A man with a Stanford MBA and a love of sweet bread to open a Mexican bakery in Highland Park | The Eastsider LA
- Author: Adam Floyd Nov 06, 2017,
Nov 06, 2017, 7:38
Highland Park - The owner of The Monarch, a small chain of upscale Mexican bakeries and cafes, plans to expand into Highland Park this year with a store on Figueroa Street.
Ricardo Cervantes, who recently opened the Monarca in Boyle Heights, said he is confident about the new store's prospects in gentrifying neighborhood with no shortage of cafes or bakeries . In fact, the Monarch has been able to attract customers in heavily Latin immigrant neighborhoods, such as East Los Angeles Huntington Park, as well as predominantly white Santa Monica and South Pasadena, where customers can purchase traditional sweet bread with their lattes or a quiche made with vegetarian sausage in a bright and contemporary setting. "Everybody likes quality," said Cervantes.More news: Bird watching in Puerto Rico - Atabey
The Highland Park The Monarch is expected to open this summer in the now vacant storefront at the corner of Figueroa and Avenue 59, Cervantes said. > Cervantes, 39, a native of Monterey, Mexico, founded the chain after earning his Stanford MBA and looking for ways to capitalize on the Latino market. After the sweet bread I have purchased in Los Angeles fell short of what he remembers enjoying in his native Mexico, Cervantes taught himself how to make sweet bread and other Mexican cookies and sweets before opening the first The Monarch in Huntington Park with Alfredo Livas. p>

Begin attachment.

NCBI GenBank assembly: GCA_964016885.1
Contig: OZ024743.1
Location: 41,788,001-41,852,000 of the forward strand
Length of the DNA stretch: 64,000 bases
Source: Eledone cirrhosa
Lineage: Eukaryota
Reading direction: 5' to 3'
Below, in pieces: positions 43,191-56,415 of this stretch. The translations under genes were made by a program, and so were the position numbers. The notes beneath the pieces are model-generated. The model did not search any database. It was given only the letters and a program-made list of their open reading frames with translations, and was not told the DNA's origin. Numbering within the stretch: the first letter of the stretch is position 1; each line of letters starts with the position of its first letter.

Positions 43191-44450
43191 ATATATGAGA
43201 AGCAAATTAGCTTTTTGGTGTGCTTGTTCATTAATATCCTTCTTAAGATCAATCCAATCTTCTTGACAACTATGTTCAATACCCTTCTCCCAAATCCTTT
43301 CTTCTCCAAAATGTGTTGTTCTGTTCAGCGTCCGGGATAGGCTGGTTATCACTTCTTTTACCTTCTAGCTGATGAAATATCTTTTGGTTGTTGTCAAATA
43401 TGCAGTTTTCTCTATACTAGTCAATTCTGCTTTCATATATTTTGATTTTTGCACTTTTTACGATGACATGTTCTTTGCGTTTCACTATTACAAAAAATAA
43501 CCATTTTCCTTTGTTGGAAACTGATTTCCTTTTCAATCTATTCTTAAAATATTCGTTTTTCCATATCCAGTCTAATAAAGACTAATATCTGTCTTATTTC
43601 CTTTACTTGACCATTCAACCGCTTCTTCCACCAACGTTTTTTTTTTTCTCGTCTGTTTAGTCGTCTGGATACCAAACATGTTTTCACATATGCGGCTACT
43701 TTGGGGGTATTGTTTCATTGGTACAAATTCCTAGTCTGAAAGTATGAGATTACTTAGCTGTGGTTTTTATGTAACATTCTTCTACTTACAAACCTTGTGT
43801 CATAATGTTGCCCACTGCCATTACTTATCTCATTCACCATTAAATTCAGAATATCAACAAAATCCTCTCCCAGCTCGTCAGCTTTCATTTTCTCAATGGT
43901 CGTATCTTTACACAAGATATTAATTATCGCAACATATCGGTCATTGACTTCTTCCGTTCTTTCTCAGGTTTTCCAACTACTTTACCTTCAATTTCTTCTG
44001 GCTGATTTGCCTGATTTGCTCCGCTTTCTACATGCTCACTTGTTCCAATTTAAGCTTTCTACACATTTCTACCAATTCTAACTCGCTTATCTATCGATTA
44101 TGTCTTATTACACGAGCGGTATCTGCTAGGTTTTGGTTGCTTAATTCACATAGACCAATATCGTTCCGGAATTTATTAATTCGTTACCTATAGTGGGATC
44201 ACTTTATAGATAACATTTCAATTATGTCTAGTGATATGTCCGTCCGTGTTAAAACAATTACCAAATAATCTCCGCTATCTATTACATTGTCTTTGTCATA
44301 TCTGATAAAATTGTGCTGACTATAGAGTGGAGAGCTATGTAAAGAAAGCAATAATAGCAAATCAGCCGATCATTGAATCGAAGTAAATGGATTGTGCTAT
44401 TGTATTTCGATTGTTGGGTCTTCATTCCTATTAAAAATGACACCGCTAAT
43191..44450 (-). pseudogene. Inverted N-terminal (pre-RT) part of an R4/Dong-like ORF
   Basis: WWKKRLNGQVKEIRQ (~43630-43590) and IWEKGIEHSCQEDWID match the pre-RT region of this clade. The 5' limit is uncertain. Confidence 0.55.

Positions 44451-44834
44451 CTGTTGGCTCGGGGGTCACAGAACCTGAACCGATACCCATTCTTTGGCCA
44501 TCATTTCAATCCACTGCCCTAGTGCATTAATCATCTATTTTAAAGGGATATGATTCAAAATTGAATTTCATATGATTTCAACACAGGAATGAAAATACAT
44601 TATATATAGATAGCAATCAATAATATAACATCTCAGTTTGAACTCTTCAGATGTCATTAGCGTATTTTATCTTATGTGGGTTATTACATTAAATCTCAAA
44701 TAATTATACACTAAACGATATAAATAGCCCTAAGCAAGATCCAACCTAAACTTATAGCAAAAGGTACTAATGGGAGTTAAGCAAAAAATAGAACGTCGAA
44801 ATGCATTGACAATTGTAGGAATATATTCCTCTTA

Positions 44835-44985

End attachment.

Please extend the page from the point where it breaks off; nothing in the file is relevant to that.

Some said the first store's interior and ambiance was "too fancy" and might turn off customers, he said. Cervantes found such remarks offensive and also took issue with those who saw the expansion of the Latin firm as a symbol of selling out. Cervantes said Latinos and other customers have appreciated the stylish interiors as well as the classic shells, horns and other Mexican baked goods.
While organic coffees and quiches may not be found in an old-school panaderia , Monarch customers, whether they are in Santa Monica or Boyle Heights, still use metal tongs and platters to select their bread as they would in any traditional Mexican bakery.
"It's more democratic" than having an employee pick your bread, he said. "It's more democratic."